I kept expecting a retraction or “clarification” that would have mitigated some of the sting of this prepared statement, but none was forthcoming. Instead what I saw was piling on by “former” allies like Chas Roemer, who dismissed and characterized Bobby Jindal as just another desperate politician taking a popular stand to further his national presidential ambitions.

“This is presidential politics,” said Roemer, a Common Core supporter, about the governor’s statement. “This is the politics of our governor, who is running for president.”


My how the political winds have changed.

For years and Jindal has taken a wait and see approach to Common Core. I probably accused him of talking out of both sides of his mouth on the issue in previous comments or posts. However, nothing is standing in Bobby Jindal’s way of continuing that tactic. To come out so strongly and decisively against Common Core, which is still more popular than not (at least in statehouses and legislatures across the nation), would be a very strange tactic to pursue at this point. Jindal could have safely sat on the sidelines and allowed the Senate and Conrad “the ostrich” Appel to effectively block any and all Common Core legislation. The session is almost over and every bill proposing any form of modification has been defeated without Jindal having to take a definitive stand one way or the other. To come out so strongly against Common Core, which carries with it bazillions of potential donated dollars from corporations that stand to make a great deal off of it, makes no political sense whatsoever. The battle over Common Core is far from over, but in most states across the nation, Common Core is still the law of the land and many communities and parents are strongly divided over it. Siding with one side is bound to alienate the other side, and the “other side” has most of the money, lobbyists and power.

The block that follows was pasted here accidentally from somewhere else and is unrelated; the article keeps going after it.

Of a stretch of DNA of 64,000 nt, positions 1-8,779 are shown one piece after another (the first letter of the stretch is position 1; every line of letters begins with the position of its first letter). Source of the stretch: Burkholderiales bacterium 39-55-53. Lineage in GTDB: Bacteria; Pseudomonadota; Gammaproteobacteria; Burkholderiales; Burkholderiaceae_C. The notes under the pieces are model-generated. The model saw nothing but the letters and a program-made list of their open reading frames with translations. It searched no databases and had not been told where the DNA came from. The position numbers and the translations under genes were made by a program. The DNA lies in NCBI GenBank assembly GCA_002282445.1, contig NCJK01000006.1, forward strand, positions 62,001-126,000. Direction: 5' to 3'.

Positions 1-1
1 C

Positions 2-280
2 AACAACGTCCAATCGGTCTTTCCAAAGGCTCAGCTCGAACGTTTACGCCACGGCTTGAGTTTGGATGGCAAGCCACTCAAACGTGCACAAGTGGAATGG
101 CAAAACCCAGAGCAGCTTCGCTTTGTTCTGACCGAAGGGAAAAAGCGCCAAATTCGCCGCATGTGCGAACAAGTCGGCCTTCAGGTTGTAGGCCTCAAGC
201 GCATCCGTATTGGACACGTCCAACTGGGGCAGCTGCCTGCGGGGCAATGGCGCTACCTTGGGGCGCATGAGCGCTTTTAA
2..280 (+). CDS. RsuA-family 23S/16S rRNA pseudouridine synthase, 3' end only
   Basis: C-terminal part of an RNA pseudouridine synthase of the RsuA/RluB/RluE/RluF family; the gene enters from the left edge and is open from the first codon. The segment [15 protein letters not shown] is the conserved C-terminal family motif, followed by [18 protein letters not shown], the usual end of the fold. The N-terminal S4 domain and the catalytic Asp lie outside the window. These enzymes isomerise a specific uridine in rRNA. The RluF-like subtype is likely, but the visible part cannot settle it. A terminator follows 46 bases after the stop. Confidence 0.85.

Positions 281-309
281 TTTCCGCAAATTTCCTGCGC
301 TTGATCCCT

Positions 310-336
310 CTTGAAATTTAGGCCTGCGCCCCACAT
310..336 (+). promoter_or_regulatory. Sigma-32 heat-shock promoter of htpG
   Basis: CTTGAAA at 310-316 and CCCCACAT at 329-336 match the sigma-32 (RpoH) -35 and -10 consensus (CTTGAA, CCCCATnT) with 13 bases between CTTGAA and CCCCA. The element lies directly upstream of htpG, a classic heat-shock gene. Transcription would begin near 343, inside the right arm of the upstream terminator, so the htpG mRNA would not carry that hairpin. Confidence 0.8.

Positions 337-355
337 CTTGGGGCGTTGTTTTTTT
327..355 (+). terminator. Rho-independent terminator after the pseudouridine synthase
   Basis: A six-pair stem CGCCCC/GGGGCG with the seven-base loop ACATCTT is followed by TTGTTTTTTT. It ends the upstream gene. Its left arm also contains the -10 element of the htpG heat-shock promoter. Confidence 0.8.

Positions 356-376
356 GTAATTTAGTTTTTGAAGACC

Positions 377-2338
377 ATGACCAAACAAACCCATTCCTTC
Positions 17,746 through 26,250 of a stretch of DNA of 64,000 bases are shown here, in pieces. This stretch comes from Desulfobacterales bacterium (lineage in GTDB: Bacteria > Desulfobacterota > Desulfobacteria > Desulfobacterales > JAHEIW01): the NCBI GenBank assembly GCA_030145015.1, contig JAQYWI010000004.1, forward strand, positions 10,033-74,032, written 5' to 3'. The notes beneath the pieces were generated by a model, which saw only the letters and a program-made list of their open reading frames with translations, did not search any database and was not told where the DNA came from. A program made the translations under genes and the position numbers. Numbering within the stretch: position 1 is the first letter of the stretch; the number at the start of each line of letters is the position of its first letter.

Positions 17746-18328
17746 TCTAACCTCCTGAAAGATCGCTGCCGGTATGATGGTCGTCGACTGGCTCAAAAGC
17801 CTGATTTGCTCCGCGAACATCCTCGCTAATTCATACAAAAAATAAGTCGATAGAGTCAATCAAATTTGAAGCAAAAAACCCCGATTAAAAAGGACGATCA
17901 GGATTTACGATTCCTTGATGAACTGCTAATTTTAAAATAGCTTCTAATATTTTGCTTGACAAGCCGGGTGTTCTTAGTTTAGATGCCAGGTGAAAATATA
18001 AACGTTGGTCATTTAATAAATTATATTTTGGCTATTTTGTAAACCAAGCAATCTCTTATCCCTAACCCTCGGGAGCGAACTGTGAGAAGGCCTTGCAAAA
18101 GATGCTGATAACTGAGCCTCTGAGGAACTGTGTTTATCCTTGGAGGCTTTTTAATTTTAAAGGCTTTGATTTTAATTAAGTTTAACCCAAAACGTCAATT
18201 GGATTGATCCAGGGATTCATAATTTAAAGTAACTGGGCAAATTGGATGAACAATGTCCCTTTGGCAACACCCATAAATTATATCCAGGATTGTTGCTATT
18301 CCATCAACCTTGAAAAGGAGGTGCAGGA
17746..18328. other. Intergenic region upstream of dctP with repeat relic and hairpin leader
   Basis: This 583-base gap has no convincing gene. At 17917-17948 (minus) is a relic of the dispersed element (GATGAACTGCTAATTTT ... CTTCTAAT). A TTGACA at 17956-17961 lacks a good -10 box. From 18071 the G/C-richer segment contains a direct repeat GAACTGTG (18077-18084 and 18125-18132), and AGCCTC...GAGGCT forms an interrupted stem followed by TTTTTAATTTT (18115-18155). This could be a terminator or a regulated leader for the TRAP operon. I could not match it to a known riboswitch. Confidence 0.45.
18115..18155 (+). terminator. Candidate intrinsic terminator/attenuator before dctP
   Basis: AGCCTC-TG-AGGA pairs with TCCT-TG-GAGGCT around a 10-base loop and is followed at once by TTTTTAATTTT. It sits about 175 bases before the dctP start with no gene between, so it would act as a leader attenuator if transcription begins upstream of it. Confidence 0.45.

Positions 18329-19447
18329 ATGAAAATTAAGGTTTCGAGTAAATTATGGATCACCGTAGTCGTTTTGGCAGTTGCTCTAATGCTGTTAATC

I have relayed in the past that my opposition to Common Core was a conversion after being exposed to how it was interpreted by the chief stakeholders (textbook and test making companies), deceptively and coercively imposed, and poorly implemented. Could it be that Bobby Jindal took a similar approach, and over time came to the realization that what he had been endorsing had too much wrong about it for him to stand passively by on the sidelines and let the conversation go where it wanted?

A strong leader in my mind is someone who confronts their mistakes and does something to correct them, even at some personal cost. It’s not someone who never makes mistakes in the first place or sticks their head in the sand and refuses to listen to opposing points of view for fear of being swayed. While I still differ with Jindal on a lot of issues, if he does act upon his latest set of words, and rejects PAARCC and removes Louisiana from being obligated to use Common Core, I will have to give him props for taking a politically risky move and perhaps following his conscience.